Will The AHL Coddle The California Teams??

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As I was doing research for the Farm Report podcast, I came across this gem about the Syracuse Crunch being able to balance their schedule of practice and games. However, as great as that was to see when it comes to coaches and players intensity and the difference in scenarios and trying to get the aggression up– this little nugget that Lindsay Kramer put in there is something that really make me peak my interest:

The group is calling itself the Pacific Division.

Considering the philosophy behind the move, however, it might as well be labeled the Practice Division.

There’s strong rumblings that the five teams will play fewer than the current 76 regular-season games, maybe all the way down into the 60s.

The teams’ core belief is that fewer games means less travel time and more hours for practice. And lots of it.

Ignore, for the moment, the reality that three of those teams (Calgary/Glens Falls, Los Angeles/Manchester, San Jose/Worcester) are leaving successful markets that are already very short bus rides away from frequent opponents.

Out with scoreboards and fans. In with more whistles, drills and tutorials.

There had been a mention of it during the introduction that the Pacific Divisions could be playing a little under, but doesn’t seem like much came from it. Should the AHL actually go through with this, it has to be a black-eye to this whole move to the west coast with that few of teams. While I understand the whole idea behind the move to be closer to the parent club, to have an entire division play less games overall in the league because of distance isn’t what the top-developmental league should be doing with their new division and their new teams.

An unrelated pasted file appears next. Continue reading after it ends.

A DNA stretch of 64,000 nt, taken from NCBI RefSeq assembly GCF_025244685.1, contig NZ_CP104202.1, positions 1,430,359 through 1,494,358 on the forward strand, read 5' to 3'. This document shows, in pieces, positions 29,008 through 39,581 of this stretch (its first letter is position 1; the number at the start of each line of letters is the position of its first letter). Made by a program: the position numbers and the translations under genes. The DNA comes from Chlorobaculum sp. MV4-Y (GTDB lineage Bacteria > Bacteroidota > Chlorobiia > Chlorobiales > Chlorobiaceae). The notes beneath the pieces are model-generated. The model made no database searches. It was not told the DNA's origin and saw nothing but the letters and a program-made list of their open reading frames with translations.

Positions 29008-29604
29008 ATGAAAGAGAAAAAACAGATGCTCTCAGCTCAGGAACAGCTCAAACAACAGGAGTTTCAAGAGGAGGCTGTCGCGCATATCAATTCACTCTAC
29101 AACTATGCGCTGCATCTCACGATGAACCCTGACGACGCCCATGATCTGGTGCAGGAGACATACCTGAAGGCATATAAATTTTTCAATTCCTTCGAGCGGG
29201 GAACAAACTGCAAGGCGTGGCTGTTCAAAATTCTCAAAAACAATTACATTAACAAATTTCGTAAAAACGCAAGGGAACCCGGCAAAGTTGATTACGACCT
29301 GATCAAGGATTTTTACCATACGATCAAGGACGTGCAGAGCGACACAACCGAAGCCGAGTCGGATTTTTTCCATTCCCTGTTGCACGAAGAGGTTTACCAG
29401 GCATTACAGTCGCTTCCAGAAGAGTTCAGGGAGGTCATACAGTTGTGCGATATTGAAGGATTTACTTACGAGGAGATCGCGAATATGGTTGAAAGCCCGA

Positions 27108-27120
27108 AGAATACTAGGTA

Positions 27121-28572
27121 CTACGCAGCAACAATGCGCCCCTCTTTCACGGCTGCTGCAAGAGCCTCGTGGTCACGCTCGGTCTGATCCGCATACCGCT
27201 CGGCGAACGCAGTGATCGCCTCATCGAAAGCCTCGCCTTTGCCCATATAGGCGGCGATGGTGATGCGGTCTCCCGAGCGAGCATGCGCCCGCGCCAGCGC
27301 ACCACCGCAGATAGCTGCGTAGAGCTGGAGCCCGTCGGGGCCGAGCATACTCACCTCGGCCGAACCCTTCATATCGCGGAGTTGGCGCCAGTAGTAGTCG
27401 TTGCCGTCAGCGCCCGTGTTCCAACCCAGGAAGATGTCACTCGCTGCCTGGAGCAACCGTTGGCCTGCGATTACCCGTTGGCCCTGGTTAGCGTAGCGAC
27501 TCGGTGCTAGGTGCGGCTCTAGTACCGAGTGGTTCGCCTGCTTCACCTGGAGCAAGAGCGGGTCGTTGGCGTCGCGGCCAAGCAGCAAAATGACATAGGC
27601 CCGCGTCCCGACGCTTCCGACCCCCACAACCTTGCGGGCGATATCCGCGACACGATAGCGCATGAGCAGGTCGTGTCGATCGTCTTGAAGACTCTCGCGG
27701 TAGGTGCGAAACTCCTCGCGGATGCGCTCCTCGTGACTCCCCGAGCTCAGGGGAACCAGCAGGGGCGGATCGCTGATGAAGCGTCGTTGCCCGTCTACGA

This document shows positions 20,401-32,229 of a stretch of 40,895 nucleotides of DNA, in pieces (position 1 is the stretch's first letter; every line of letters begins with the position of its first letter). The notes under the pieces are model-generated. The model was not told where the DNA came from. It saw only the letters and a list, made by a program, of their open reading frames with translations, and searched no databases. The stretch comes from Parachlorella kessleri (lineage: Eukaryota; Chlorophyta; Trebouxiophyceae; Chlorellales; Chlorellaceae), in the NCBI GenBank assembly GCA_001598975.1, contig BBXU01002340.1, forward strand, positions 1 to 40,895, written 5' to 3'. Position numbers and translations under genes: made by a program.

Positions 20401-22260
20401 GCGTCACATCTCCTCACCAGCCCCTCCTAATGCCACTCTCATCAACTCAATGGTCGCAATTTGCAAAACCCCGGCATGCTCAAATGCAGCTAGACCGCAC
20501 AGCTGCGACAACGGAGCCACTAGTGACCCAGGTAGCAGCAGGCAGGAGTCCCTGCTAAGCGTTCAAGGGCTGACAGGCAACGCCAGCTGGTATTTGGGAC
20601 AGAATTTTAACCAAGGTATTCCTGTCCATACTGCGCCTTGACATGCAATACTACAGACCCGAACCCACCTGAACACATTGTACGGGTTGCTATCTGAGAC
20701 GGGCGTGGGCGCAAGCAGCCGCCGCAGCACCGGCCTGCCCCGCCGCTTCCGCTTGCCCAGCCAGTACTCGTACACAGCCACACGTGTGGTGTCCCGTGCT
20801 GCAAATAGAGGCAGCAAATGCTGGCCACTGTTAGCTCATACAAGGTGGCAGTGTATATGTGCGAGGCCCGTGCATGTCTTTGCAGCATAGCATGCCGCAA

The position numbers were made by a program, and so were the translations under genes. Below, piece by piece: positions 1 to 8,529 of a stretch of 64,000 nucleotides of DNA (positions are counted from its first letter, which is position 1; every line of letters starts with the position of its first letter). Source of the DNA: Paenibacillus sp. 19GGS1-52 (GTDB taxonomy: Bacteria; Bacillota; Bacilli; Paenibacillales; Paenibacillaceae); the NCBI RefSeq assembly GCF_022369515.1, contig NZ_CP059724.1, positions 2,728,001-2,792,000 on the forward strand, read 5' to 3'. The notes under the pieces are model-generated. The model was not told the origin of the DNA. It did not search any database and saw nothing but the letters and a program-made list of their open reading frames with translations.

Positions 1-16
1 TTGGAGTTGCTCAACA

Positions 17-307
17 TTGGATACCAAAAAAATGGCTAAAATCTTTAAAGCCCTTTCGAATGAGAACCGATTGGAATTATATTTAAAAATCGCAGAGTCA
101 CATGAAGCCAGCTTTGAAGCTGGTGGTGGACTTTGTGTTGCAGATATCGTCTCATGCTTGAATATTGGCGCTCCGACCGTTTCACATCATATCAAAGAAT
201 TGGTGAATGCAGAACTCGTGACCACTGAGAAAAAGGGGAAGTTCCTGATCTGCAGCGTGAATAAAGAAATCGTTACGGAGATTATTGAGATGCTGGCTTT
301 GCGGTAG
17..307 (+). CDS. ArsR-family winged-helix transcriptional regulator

Hell, even the Alaska Aces have the same amount of games as the rest of the ECHL and they’re miles and miles away from their closest rival, which will get further next season with the current markets moving to the AHL.

One of the biggest hold-ups the AHL Pacific had was the fact that they wanted enough NHL teams to commit to the move in order to make it work without a hitch. Five teams are enough and the schedule may need to get effected to have those teams play each other over and over again, but to cut their schedule because of travel is a farce if it does go through the way Kramer says and how the AHL presented it briefly during the unveiling.

For the sake of the AHL and their fans– I hope this isn’t true. My hope is that there could be a lot of the Pacific playing each other with the other 25 teams rolling through on a west coast trip– but overall, they need to have the same amount of games as everyone else– especially with the NHL teams knowing the risk for putting their teams in those markets. It’s a terrible message for the second-highest pro league in North America to shorten a schedule for teams that voluntarily moved from their close confines to another. The risks were known and while the AHL could be protecting their Eastern teams with the travels– either drop the games across the board for all the teams or have the Pacific Division grin and bear the big travel they will have to endure. It wouldn’t be all bad and it could actually allow the players to adapt to travel in the NHL, as well.

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